Any talk of an asset bubble, particularly involving a country's real estate market, is treated far more cautiously than, say, four years ago when global financial meltdowns were merely theoretical discussions. But when the US housing boom went bust and the contagion caused other markets to tumble, discussion of bubbles and price imbalances became an obsession bordering on paranoia. But as the saying goes, you are not paranoid if everyone really is against you.
Of particular concern of late is the relative pricing of the Chinese real estate market, and whether the miraculous growth of the past twenty years is heading for a spectacular fall. The idea of the world's second-largest economy grinding to a halt a mere three years after the world's largest economy did the same thing naturally sets off a few alarms with analysts, and considering the fragility of the US and Euro-zone economies right now, such a collapse would be the sum of all fears. After all, China has become the single-largest contributor to the global economy since 2009, so to take away the last real engine of global growth opens the mind to a wealth of bearish scenarios.
Possibly the most confusion in understanding China's real estate situation comes from interpreting what information is available in hope of finding something that aligns with what is in the media. Official data from Beijing suggest that housing prices are fine, although the main indices for monitoring sale prices were discontinued at the end of last year after coming under heavy criticism, and other national statistics conveniently hedge around the greater issue of rising real estate prices. A growing body of anecdotal evidence suggests developers are creating huge amounts of excess capacity under expectations of ever-rising returns. If, in fact, the construction sector is being driven by the "build it and they will come" approach, then a collapse no longer seems to be a possibility, but rather just a matter of time.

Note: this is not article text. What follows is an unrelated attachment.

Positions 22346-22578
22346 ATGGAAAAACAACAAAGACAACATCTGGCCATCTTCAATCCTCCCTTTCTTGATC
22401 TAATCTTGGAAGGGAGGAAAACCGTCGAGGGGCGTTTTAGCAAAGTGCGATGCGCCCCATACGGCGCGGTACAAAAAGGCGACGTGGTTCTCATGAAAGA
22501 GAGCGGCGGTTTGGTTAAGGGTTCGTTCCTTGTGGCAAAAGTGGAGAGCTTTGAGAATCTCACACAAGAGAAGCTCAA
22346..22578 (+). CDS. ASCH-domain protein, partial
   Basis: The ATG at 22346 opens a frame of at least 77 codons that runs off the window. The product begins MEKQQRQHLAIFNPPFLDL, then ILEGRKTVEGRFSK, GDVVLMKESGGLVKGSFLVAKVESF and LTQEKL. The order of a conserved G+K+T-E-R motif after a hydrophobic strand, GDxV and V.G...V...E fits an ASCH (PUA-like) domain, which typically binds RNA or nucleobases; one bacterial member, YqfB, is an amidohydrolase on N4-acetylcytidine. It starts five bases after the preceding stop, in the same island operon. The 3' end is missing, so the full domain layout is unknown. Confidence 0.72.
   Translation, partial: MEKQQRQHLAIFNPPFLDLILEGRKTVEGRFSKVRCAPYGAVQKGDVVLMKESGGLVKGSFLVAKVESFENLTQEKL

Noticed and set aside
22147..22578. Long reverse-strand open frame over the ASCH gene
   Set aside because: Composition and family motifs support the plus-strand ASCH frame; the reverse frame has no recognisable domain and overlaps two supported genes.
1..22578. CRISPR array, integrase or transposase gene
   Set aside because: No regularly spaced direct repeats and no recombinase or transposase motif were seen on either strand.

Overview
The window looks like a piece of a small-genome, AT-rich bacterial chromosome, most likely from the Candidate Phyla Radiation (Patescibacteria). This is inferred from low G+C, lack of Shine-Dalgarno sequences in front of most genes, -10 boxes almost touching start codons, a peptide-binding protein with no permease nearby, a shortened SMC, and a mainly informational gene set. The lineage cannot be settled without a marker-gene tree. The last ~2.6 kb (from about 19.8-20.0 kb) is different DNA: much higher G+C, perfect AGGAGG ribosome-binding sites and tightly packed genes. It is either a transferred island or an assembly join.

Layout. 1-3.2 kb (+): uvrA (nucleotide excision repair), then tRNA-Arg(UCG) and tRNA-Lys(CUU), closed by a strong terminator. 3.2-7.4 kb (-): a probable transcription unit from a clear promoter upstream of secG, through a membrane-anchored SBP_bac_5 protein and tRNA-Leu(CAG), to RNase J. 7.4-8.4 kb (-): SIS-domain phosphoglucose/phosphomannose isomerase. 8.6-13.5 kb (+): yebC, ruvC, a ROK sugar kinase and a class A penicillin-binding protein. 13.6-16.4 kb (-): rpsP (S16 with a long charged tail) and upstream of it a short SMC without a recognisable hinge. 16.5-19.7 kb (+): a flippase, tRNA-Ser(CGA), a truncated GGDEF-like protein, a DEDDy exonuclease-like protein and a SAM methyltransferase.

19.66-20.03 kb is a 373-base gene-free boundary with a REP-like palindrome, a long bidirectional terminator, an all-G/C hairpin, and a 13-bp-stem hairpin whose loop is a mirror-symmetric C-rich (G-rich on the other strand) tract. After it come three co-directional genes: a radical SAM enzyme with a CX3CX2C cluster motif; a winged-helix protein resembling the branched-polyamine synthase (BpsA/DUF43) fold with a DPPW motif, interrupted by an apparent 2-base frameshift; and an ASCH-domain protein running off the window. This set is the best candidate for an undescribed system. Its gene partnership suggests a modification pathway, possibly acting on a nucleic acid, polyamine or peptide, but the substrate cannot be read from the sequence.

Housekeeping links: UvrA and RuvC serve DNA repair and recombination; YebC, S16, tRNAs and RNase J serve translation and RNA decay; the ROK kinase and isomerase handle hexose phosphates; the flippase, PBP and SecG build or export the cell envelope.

The figures currently gaining the most attention focus on local government debt, which has risen so sharply over the past three years of stimulus borrowing, that it is now at risk of going into default. Beijing reported this debt stock at Yuan10.7 trillion ($1.65 trillion, or 26.9% of GDP) as of June 2011 but depending on terms used to classify debts, the total could be as much as Yuan14.2 trillion. Analysts believe that as this government-ordered lending goes sour, the non-performing loan (NPL) ratios at regional and provisional banks could rise to 23-42%, leaving a big mess for the national government to clean up. And considering those banks' exposures to developmental lending in the real estate market, the numbers become even more obscure, and therefore more worrisome. The costs to clean up the situation would be troubling indeed, which leads to the question of how Beijing might manage the strain.